The Lombardi Emeralds – Episode 17

The Pocket Novel cover for The Lombardi Emeralds with woman in a green dressing, man in a black shirt behind her on a seaside backdrop at sunset

The shutters had been closed, the curtains pulled and the lights dimmed, creating a velvet soft romantic atmosphere. Gentle music played in the background. May had never felt less romantic in her life.

SMay glanced across to the coffee table. A bottle of wine had been uncorked and placed in an ice bucket alongside two glasses.

“I suggest the first thing we do is sit down, pour ourselves a glass and drink some wine.”

She kicked off her sandals and massaged her feet. She didn’t trust herself to speak and the rhythmic movement of her fingers helped to calm her jangled nerves.

“Your poor feet,” Vin sympathised after putting a call through to the kitchen for supper to be delivered to the studio. “Go easy on them. None of what has happened is their fault.”

“But it is yours,” May hissed at him.

Vin raised his eyebrows at her.

“Perhaps you’d tell me what I’ve done?”

“It’s what you haven’t done.”

“What is bugging you now?”

“Why didn’t you tell me about your father?”

“My father?” Vin repeated slowly.

“Was it his idea to ask you to get me to stay on, to play the lover?”

A cautious look crossed Vin’s face.

“My father runs a garage. He doesn’t even know you.”

“Correct me if I’m wrong but didn’t he used to be a policeman?” Before Vin could respond May continued. “In charge of bringing my mother to justice?”

“A moment, please . . . ” Vin cautioned.

“Here, you’d better take these.” May removed her earrings.

“May, listen to me.”

They’re part of the missing haul, aren’t they?”

When Vin wouldn’t accept the earrings she placed them on the coffee table.

“No wonder you knew what they were worth. It makes sense now.”

“May, please,” Vin implored, “give me a chance to put my side of the story.”

“You want stories? You can go to your father and tell him you have found the daughter of his jewel thief for him. Is that good enough for you?” May snatched up her glass and swallowed some wine.

“And you can wipe that triumphant smirk off your face.” She spilt some wine as she banged her glass back down on the table.

“You know you’re really not very good at being sophisticated, are you? Your hair has fallen out of its ridiculous bun thing.” Vin paused. “Actually dishevelled makes you look more human, less of an ice queen.”

May put a hand to her collapsed hairdo in an attempt to tuck stray strands back in place.

“I should give up,” Vin advised and held up a small dish of walnuts. “Here, have one of these, they might calm you down.” “I do not need calming down.” Vin placed the dish back on the table.

“As you’ve had your say, I’ll now have mine. My father has no interest in jewel thieves and neither have I. I admit was concerned for Sr Lombardi’s safety when I saw you hanging around outside the villa gates the day we met. I wanted to know what you were doing.

“Later, when I saw your earrings I was intrigued as to how they came into your possession. That is all. You do believe me, don’t you?”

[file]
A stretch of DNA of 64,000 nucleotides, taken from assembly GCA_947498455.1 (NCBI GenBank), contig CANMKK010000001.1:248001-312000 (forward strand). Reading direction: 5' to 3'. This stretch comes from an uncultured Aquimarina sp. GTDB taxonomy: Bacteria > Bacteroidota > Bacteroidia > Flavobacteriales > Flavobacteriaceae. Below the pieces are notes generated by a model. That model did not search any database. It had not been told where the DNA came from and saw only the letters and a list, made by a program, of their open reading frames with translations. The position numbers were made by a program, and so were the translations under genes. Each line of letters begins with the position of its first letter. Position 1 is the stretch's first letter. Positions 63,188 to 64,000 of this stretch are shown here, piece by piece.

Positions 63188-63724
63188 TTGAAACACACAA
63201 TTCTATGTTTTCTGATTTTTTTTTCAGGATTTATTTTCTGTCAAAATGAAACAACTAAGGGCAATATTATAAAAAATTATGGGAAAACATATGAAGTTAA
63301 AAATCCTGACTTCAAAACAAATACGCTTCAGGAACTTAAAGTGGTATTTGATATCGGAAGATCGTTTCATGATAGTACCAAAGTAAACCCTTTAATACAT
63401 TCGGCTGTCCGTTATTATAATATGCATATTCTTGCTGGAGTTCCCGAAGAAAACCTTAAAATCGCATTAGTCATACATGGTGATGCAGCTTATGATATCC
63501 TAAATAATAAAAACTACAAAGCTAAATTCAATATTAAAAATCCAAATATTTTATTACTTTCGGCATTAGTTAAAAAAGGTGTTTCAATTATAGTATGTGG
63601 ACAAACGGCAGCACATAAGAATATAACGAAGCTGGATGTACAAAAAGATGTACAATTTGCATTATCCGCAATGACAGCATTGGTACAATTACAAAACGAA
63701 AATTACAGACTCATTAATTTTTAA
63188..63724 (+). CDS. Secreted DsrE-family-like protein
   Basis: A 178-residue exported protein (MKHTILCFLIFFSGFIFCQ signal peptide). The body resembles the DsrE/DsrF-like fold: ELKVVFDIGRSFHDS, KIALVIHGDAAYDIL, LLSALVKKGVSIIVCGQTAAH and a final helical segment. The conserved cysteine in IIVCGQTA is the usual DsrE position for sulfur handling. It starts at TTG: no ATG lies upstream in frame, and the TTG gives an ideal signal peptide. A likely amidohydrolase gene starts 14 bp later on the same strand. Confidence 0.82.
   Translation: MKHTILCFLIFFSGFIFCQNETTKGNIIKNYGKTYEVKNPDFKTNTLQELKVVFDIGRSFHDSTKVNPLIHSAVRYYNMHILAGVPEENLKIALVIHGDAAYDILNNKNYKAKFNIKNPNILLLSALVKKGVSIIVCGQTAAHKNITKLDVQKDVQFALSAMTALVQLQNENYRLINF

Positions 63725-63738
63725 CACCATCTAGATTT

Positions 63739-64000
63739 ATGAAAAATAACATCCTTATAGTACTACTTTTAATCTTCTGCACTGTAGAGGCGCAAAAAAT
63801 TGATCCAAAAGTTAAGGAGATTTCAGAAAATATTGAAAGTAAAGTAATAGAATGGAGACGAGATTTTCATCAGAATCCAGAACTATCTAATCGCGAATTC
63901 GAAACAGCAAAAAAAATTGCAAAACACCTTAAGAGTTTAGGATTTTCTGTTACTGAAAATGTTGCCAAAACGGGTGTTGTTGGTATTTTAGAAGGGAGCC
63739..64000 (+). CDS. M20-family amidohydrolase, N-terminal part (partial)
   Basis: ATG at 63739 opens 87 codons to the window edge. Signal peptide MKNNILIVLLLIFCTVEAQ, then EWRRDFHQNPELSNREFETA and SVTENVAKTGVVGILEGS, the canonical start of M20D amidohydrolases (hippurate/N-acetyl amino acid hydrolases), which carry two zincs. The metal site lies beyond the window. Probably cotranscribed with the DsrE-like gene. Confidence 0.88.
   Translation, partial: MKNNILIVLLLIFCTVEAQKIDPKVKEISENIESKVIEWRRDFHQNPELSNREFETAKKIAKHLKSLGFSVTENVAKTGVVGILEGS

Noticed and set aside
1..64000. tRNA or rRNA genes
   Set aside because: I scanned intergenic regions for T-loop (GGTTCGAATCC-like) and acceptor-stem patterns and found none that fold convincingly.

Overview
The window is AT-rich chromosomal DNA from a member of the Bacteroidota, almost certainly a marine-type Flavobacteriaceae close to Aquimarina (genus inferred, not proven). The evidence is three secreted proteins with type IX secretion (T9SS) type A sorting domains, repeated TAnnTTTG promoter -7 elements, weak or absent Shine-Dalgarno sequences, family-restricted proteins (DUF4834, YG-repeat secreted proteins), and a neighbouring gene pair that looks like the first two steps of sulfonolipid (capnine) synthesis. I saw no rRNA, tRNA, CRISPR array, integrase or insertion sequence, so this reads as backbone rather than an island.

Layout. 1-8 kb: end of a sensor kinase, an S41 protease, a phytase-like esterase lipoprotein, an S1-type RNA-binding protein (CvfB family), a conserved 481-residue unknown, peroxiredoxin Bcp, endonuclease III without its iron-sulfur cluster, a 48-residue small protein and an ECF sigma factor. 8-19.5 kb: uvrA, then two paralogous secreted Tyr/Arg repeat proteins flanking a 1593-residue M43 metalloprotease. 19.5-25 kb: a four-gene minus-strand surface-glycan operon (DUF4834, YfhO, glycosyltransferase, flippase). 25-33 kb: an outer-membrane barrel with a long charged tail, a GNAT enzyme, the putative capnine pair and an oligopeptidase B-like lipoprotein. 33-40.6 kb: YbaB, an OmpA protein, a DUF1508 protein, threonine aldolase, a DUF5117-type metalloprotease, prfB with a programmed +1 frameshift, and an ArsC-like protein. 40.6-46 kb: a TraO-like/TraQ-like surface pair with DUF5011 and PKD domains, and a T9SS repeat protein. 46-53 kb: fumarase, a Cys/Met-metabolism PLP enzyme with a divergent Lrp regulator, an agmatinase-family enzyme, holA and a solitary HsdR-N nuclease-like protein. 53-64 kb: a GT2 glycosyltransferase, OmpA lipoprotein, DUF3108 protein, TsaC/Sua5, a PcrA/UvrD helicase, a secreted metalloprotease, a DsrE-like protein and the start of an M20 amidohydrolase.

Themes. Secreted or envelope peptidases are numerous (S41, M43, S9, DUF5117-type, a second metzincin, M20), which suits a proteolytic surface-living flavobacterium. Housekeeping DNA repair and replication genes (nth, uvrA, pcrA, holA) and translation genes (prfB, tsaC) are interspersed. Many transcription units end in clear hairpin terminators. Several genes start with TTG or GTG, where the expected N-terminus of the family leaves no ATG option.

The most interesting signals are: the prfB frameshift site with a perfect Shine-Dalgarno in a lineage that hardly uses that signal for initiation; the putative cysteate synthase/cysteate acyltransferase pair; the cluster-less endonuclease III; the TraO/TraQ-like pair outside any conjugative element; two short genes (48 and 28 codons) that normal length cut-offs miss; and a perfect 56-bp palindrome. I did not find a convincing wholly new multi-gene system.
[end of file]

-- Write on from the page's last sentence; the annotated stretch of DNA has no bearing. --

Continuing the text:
“Give me one good reason.”

“I don’t tell lies.”

“Neither do I and my mother is not a jewel thief.”

“That’s why you have to stay on. To prove your mother’s innocence and to find out what happened all those years ago.”

May suspected she had backed herself into a corner.

“It’s all been such of a shock,” she admitted. “I am so close to my mother yet she never gave the slightest hint of any of this.”

“I sympathise. Anyone would feel the same in your situation.”

“Tish is one of the most honest people I know.”

“Let’s look at this logically. What do you think happened?”

“She must have run away before she could clear her name. Sofia Napoli said the culprits were never caught.”

“That’s my take on the situation, too.”

“What about your father? Doesn’t he know what happened?”

“If he did he wouldn’t say. He never talked about his work and this case happened over twenty-five years ago.”

“Surely there are records?”

“You could try the local newspaper office. There were full reports made out at the time.”

“I’m convinced Florence knows more than she is saying. And Lis Gilbert, the missing member of the group, what happened to her? She has completely disappeared. Why? And why would my mother never tell me anything about anything?”

Vin poured out more wine.

“You need a change of scenery,” he insisted. “The autodromo will be closed tomorrow. Auguste holds an annual garden party for the staff. This year it coincides with his birthday celebrations.”

“I’m not a member of staff.”

“Which is why you need not attend – I will take you for a drive along the coast and show you some of the local beauty spots.”

“Surely Auguste would expect you to be present at the party.”

“I’ll ask Florence to represent me.” There was a tap at the door. “Here’s our supper.” Vin took delivery of the tray. “It looks like the chef has prepared a Quattro Stagioni for us.”

“What’s that?”

“A Four Seasons pizza. Do you like Mozzarella or how about tomato and olives?”

Exhausted by the day’s events, May was forced to stifle a yawn behind the back of her hand.

“And,” Vin added, segmenting the pizza,

“I promise not to outstay my welcome.” He was as good as his word and left as soon as they finished their supper.

“We both need an early night. I’ll see myself out.”

As May was preparing for bed she heard a text ping into her inbox. Suspecting it may be from her mother asking why she had not been in touch she decided not to respond.

Turning out the light, she instantly fell asleep.


Tracey Steel

Having worked on a number of magazines over the years, Tracey has found her perfect place on The Friend as she’s obsessed with reading and never goes anywhere without a book! She reads all the PF stories with a mug of tea close by and usually a bit of strong cheese too!